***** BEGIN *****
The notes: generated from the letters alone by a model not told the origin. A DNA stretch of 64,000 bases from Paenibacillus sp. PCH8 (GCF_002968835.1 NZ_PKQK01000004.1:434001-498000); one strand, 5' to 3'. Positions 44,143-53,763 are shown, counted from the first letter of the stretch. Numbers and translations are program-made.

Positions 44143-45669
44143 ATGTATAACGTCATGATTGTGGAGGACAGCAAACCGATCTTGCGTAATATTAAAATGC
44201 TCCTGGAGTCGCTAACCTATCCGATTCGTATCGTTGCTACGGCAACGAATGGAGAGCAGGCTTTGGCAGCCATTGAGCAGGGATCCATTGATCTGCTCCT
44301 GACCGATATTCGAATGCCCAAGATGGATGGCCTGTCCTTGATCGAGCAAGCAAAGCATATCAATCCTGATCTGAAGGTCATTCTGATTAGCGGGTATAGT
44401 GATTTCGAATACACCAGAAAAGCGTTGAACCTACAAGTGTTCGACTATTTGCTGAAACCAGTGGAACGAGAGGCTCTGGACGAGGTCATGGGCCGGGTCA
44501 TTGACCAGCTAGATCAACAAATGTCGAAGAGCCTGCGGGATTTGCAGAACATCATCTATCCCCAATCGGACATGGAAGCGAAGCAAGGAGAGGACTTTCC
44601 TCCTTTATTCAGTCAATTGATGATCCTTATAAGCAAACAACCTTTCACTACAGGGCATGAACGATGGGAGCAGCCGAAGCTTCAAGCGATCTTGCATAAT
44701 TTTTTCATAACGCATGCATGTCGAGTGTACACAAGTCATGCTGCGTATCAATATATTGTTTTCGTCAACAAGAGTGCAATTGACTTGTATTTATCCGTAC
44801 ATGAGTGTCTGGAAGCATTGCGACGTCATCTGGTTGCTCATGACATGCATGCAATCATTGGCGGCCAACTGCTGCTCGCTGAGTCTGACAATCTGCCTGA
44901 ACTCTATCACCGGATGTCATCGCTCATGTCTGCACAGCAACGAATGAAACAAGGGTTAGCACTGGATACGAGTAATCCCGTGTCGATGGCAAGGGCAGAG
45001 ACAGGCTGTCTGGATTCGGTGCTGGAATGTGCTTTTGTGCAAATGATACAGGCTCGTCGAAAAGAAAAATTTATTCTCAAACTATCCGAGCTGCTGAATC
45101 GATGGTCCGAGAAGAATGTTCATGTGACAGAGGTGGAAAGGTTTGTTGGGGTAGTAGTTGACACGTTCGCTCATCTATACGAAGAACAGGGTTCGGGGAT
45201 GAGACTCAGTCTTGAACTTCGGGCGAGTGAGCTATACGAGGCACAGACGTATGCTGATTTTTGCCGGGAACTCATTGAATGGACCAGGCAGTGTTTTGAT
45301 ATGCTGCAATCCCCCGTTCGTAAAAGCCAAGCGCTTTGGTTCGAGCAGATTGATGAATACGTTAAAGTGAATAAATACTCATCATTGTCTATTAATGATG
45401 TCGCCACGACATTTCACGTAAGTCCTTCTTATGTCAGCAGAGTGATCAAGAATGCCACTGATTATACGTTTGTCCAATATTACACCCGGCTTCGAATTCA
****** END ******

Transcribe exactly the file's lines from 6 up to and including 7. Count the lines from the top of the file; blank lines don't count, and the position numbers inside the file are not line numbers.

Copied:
44401 GATTTCGAATACACCAGAAAAGCGTTGAACCTACAAGTGTTCGACTATTTGCTGAAACCAGTGGAACGAGAGGCTCTGGACGAGGTCATGGGCCGGGTCA
44501 TTGACCAGCTAGATCAACAAATGTCGAAGAGCCTGCGGGATTTGCAGAACATCATCTATCCCCAATCGGACATGGAAGCGAAGCAAGGAGAGGACTTTCC